Except, y’know, all that is exactly the kind of stuff most socialists want you to take an interest in. It’s not just about fixating on explicitly political ideas; it’s about the things people just believe about how the world works, without really thinking about it or questioning it or considering it a matter of politics at all.

What kind of parent you want to be is an overtly political question. The lessons kids learn from their interactions with grown-ups will shape the way they see interactions with everyone else, on a society-wide level, for the rest of their lives. And that’s basically what politics is. The ways you choose to raise your children has a direct effect on the eventual political engagement of at least one future member of adult society.

Will they learn to view their interactions with others through the lens of domination, where the way you get what you want is by beating your enemies until they are totally defeated and you win? (The answer is: probably, unless you shield them from basically all of culture as well as treating them differently yourselves.)

If you’re going through tough times, is it demeaning to ask for help? Does it always feel shameful to have to rely on charity? Or is it a normal and beneficial part of life that a safety net should exist to support those who can’t fully support themselves and their own families, for whatever reason and over whatever length of time? It’d be odd to claim that everyday folk don’t take a direct personal interest in this kind of thing, and this is exactly what many people are talking about when they talk politics, socialists included.

There certainly exists plenty of socialist rhetoric which won’t mean much to anyone not already entangled in political intrigue, about uprisings of the proletariat and whatnot, but a lot of what I see is inspired by real-world relatable issues, to talk about those issues in a political context. Sometimes talking about socialism literally is talking about putting food on the table.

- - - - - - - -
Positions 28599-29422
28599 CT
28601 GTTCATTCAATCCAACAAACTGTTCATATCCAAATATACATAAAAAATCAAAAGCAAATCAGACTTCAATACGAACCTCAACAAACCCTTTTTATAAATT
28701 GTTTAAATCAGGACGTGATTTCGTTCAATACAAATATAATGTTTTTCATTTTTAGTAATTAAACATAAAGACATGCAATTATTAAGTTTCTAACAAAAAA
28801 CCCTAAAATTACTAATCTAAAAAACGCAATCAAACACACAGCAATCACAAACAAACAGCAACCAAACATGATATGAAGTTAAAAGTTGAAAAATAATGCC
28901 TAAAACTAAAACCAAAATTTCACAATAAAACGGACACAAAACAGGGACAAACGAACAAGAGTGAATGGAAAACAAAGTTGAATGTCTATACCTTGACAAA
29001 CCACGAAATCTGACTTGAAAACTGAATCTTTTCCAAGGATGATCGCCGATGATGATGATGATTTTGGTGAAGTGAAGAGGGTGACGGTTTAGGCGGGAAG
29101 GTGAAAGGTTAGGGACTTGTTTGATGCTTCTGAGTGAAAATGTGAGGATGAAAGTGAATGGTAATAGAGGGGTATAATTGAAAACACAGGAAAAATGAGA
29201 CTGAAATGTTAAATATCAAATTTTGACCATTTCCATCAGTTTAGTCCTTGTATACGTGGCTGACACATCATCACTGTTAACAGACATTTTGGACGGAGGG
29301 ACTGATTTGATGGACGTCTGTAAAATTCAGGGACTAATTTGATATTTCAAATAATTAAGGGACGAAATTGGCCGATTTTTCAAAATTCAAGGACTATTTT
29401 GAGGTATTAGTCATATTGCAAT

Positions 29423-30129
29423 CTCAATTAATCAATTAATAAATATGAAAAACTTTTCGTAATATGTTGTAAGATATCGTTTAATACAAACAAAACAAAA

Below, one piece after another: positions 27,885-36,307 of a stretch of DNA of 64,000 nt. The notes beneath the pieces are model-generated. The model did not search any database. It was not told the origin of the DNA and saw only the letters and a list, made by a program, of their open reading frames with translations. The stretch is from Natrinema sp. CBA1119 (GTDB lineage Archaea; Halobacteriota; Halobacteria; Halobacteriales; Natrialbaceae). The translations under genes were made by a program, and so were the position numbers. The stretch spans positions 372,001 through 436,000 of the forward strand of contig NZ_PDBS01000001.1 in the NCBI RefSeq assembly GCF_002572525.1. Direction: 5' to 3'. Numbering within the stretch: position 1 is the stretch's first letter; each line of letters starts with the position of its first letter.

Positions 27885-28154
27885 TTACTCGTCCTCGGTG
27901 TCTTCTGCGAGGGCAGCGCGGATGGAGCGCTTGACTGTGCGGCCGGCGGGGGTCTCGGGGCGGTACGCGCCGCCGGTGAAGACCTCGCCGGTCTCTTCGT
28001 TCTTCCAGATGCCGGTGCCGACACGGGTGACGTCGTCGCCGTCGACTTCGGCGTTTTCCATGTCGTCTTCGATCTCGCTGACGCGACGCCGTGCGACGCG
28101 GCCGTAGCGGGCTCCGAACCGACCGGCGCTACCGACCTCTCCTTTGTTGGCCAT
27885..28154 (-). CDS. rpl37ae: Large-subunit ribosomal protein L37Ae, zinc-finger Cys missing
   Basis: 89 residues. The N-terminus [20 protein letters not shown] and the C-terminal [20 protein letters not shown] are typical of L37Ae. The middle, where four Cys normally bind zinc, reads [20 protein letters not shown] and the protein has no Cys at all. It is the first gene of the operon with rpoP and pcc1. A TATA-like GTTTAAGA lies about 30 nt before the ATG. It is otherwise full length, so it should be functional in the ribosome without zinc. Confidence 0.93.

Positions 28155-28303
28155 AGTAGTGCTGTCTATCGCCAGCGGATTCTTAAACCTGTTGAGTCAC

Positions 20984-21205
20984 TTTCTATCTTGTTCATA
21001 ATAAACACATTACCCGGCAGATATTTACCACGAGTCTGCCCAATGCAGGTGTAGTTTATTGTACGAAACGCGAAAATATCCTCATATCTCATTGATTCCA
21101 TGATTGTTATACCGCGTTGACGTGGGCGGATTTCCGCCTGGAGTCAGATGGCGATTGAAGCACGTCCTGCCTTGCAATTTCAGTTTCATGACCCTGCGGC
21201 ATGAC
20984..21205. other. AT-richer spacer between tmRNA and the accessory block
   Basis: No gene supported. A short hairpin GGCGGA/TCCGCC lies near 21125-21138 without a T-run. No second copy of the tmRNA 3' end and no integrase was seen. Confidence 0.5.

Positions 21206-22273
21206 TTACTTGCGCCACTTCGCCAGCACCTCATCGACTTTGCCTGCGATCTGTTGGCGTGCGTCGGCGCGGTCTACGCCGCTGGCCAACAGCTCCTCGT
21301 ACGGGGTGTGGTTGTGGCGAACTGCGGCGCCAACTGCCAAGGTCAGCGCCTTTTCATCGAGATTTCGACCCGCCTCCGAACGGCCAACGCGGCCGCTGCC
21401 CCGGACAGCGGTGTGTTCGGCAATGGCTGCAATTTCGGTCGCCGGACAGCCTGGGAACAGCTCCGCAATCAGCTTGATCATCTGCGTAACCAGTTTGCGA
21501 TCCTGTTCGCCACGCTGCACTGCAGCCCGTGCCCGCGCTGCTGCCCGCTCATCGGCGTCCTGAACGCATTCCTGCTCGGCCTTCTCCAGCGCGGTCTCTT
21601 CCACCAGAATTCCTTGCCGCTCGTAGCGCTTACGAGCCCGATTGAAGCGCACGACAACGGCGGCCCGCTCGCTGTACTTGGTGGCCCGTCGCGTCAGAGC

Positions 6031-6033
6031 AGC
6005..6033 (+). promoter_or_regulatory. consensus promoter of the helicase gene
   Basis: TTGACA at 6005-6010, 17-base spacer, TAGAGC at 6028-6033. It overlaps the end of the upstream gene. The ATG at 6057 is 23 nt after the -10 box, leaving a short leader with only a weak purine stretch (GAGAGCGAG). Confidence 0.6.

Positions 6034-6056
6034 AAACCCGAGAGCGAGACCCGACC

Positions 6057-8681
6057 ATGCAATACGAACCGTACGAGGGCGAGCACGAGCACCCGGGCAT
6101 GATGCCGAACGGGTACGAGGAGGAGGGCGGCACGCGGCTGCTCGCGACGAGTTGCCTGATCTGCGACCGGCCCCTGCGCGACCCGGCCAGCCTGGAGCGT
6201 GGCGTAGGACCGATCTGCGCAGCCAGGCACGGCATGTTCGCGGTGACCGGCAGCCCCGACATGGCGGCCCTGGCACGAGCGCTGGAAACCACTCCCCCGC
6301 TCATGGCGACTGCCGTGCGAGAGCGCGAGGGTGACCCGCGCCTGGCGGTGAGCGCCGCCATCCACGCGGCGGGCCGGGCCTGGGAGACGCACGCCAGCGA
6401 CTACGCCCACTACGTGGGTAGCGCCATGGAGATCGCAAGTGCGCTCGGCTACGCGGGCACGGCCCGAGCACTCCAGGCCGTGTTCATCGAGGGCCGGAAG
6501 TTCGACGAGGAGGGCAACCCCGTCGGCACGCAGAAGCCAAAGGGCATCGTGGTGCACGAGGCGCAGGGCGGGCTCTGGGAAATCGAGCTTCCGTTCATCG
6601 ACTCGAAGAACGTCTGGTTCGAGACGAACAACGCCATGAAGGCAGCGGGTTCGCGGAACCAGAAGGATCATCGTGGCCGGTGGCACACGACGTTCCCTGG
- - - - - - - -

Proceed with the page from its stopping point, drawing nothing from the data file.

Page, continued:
People might not care about “socialism” as an abstract set of ideas in political philosophy, or be swung by its promises in a political theoretical sense. But they already have strong feelings about the things it represents.

This is your sporadic reminder that allllllllll the intellectual property and copyright can get tae fuck.

Snakebite victims in the US can be charged tens of thousands of dollars for a single vial of snakebite venom.

And no, it’s not that the stuff requires rare and exotic ingredients, or takes an especially skilful and labourious process to create, or even that there had to be a huge up-front investment of years of research and development to come up with it. The system is just so utterly fucked, and seemingly geared toward everything but providing people with healthcare with any kind of efficiency.

The cost of making the antivenom, including research, development, animal care and plasma harvesting… A mere 0.1 percent [of the ultimate expense]. 70.1 percent… was due to hospital markups used in negotiations with insurance companies. [emphasis mine]

Jesus fuck. It’s not actually fair to blame this all on IP, that’s just my hobby-horse. This goes deeper in terrifying and unfathomable ways.

Although on that note, the insane Warner/Chappell copyright claim on Happy Birthday To You is finally no more after a ruling this week. While this does not mean the song is now in the public domain, this is a step 90% of the way toward sanity in this one isolated case.

So on balance, between those two news stories and that other shithead gouging prices on AIDS medication, September can still pretty much suck it.


Hey so I had an actual kinda serious thought about how David Cameron supposedly stuck his dick in a dead pig’s mouth.

I know, it’s not exactly the stuff of serious thought. But I’ve not been that into most of the jokes everyone’s been making about it.

It’s not that it isn’t funny that a major newspaper published a story about how the Prime Minister once put his cock inside the head of a pig as part of some kind of initiation procedure. Obviously that’s hilarious. It’s so obvious that I don’t really need the entire internet to keep telling me how funny it is.